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K^2
#2
Dec14-12, 02:49 AM
Sci Advisor
P: 2,470
It's fairly simple. First, you need to understand that you can give it almost any shape at an expense of extra tension. I'm sure you've seen all these crazy-looking novelty hot air balloons designed to look like castles, parade floats, or whatever. So the goal should be to have only necessary tension. That means, all of the tension is there to support weight. The most important conclusion you can get from this is that you can consider just a 2D slice across the center of the balloon. So we are looking for that tear-drop shape in a 2D model.

Second, for simplicity, lets assume that the material itself weighs nothing. It isn't true, but you get same qualitative result either way. If you just want to understand why the shape is tear-drop, it's not important. So all of the weight is due to the gondola, and the tension throughout material is constant. Since we are looking at the 2D case, the tension throughout is just half of the gondola's weight. Half, because in 2D the gondola is supported from two sides.

Finally, we look at what's happening to air pressure in the balloon. The hot air balloon is open at the bottom. So at the bottom, the pressure is the same inside and out. However, because density inside is lower, the pressure gradient is lower. That means pressure at the top of balloon is higher. We are going to ignore the fact that as pressure changes, so does density. That's a small correction. So we have now a pressure difference inside and out that's highest at the top and drops to zero at the bottom. That pressure difference will push outward on the balloon at every point.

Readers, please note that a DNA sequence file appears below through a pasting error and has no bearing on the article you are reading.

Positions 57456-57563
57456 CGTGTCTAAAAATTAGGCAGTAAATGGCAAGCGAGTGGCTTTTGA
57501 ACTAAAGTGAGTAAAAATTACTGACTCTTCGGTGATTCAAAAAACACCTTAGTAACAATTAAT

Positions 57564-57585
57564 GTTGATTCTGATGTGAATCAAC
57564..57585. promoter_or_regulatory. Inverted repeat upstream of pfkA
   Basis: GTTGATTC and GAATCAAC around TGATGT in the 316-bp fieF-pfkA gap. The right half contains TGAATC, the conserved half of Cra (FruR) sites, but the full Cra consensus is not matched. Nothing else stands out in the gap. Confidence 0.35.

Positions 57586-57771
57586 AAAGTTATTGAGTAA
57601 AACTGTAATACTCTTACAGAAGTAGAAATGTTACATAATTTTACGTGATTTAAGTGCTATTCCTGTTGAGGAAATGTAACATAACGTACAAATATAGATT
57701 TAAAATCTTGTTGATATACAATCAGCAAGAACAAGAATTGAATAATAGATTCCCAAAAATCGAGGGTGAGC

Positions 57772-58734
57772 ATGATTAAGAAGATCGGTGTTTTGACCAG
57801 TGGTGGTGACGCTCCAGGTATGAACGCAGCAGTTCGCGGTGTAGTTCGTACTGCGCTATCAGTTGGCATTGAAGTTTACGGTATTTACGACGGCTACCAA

Now, suppose you have a string under tension. How much force can it apply sideways? That will depend on the curvature. A straight stretch of string will not apply any sideways force. So to support a load, the string must bend. The load perpendicular to the string that stands for the skin of the balloon in the 2D case is due to the pressure. So the surface of the balloon will be most curved where pressure differential is highest. As a result, the top of the balloon will look like the top of a sphere. As you go lower, the curvature will decrease. At the bottom, where pressure differential is almost zero, this wil make a straight line to the gondola.

Running all of this through a numerical diff eq solver, I get the following shape. Positive x is "up". Sorry, I didn't rotate it or scale it better.

Attached Thumbnails
Balloon.png